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Court Blocks Trump's Policy Of Returning Asylum Seekers To Mexico

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A federal court temporarily blocked the Trump administration's new policy that forced Latin American asylum seekers to return to Mexico while their cases are processed.

In a ruling that came as a set back for the Trump administration's efforts to stem the flow of migrants seeking asylum through the US border with Mexico, US District Judge Richard Seeborg in San Francisco said the Department of Homeland Security had overstepped its authority.

He granted a preliminary injunction sought by the American Civil Liberties Union, Southern Poverty Law Center, and Center for Gender & Refugee Studies against what the administration calls the "Migrant Protection Protocols."

The court rejected the government's policy of forcing asylum seekers to return to Mexico without hearing their claims.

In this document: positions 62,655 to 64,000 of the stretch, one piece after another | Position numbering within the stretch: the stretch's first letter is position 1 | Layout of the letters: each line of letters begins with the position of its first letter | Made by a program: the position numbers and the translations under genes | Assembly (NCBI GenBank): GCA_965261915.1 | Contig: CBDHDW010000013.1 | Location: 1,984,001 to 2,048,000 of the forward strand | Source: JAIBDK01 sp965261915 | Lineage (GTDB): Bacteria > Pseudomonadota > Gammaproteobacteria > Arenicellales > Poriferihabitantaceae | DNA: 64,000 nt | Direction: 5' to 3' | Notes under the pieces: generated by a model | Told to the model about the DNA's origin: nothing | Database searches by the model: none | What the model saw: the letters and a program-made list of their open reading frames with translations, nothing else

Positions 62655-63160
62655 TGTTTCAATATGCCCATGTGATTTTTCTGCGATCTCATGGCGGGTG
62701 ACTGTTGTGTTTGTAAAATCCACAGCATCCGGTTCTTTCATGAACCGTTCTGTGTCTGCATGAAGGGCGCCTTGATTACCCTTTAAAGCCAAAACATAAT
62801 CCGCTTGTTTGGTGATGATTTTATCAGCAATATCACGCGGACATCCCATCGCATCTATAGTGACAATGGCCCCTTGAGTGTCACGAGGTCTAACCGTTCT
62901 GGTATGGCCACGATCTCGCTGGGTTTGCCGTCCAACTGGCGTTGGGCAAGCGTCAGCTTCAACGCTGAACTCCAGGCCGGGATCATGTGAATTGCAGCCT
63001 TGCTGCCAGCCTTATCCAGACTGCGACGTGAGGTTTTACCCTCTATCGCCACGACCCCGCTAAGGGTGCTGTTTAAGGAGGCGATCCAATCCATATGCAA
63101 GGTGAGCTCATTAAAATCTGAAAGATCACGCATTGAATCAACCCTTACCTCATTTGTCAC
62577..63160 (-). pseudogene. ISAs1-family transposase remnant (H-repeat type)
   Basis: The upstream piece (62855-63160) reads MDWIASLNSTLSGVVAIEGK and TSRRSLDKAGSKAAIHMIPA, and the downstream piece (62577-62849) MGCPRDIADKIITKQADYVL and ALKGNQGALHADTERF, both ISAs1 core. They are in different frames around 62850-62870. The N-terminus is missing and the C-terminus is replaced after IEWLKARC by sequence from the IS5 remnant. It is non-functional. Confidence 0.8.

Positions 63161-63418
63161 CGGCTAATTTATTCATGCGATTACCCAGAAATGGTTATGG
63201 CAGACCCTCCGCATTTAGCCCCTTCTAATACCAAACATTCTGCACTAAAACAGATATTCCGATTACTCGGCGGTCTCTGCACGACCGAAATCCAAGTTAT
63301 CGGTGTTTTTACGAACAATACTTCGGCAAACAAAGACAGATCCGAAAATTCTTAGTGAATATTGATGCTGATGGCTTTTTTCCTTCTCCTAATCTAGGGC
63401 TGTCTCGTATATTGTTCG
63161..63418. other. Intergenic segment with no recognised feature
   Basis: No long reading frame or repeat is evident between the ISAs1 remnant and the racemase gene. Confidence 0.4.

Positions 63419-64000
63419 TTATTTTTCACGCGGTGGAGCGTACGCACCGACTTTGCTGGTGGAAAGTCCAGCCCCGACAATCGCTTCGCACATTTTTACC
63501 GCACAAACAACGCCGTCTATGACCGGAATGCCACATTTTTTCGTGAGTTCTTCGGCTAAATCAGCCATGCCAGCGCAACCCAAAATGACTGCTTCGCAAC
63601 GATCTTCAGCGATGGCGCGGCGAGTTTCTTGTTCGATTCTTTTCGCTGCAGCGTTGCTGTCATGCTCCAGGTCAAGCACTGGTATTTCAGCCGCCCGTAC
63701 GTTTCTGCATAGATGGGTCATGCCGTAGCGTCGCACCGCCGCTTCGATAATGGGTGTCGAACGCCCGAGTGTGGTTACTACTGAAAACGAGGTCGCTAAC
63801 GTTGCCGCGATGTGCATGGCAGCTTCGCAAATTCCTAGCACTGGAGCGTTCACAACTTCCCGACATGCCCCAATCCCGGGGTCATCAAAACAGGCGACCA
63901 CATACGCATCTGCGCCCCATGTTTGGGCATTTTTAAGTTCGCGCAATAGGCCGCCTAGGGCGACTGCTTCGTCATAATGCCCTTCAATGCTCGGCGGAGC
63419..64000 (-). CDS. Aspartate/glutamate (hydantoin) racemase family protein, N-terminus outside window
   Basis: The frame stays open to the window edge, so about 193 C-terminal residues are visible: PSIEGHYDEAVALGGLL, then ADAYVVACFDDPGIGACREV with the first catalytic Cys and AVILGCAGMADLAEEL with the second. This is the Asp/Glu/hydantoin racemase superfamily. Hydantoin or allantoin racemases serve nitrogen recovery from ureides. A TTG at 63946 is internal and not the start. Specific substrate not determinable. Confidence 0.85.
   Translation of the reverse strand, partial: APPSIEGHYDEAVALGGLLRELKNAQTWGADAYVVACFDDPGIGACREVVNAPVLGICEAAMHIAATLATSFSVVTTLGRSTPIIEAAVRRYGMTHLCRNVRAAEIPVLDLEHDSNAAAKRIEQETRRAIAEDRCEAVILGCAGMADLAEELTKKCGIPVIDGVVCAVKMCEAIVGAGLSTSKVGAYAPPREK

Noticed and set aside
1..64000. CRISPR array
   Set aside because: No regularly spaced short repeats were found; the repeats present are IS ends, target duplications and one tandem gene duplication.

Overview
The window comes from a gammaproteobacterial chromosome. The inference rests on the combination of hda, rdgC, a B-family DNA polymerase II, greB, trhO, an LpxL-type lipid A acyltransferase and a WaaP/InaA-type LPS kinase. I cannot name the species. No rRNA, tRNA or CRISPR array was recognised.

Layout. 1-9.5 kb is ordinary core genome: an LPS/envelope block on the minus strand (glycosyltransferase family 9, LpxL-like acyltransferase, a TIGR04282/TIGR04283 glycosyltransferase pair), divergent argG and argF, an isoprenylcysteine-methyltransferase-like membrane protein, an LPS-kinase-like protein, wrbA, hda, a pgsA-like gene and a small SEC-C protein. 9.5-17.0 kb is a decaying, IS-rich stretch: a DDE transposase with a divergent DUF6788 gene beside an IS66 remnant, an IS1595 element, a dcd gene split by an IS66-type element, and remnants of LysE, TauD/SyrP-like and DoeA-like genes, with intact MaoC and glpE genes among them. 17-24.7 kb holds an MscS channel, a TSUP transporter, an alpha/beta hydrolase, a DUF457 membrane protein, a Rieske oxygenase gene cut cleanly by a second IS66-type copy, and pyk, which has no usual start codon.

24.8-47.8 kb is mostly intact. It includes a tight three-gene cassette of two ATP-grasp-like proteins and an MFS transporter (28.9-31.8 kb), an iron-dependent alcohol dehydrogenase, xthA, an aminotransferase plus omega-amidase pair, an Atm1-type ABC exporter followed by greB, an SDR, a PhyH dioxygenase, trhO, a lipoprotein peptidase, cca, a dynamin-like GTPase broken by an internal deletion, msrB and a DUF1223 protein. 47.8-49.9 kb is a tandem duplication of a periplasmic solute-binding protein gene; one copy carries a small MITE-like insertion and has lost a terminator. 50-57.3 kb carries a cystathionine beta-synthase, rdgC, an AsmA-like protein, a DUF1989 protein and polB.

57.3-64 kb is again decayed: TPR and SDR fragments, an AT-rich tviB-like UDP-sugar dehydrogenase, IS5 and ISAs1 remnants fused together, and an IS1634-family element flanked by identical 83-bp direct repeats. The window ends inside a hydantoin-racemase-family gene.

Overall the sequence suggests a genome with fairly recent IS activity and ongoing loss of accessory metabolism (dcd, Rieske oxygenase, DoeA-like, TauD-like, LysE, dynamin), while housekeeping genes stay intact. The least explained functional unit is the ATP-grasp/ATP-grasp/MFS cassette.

"Try as it may, the Trump administration cannot simply ignore our laws in order to accomplish its goal of preventing people from seeking asylum in the United States," said Judy Rabinovitz, deputy director of the American Civil Liberties Union's Immigrants' Rights Project.

The lawsuit was filed on behalf of 11 asylum seekers from El Salvador, Honduras and Guatemala, and several organizations, citing violation of the United States' duty under international human rights law not to return people to dangerous conditions.

The lawsuit also pointed that the policy violates the Immigration and Nationality Act and the Administrative Procedure Act.

The court order comes amidst reports that the Trump administration is planning to move toward even more extreme immigration policies.

Migrants who manage to enter the United States have a legal right to seek asylum and are usually held in detention facilities while their application is processed.

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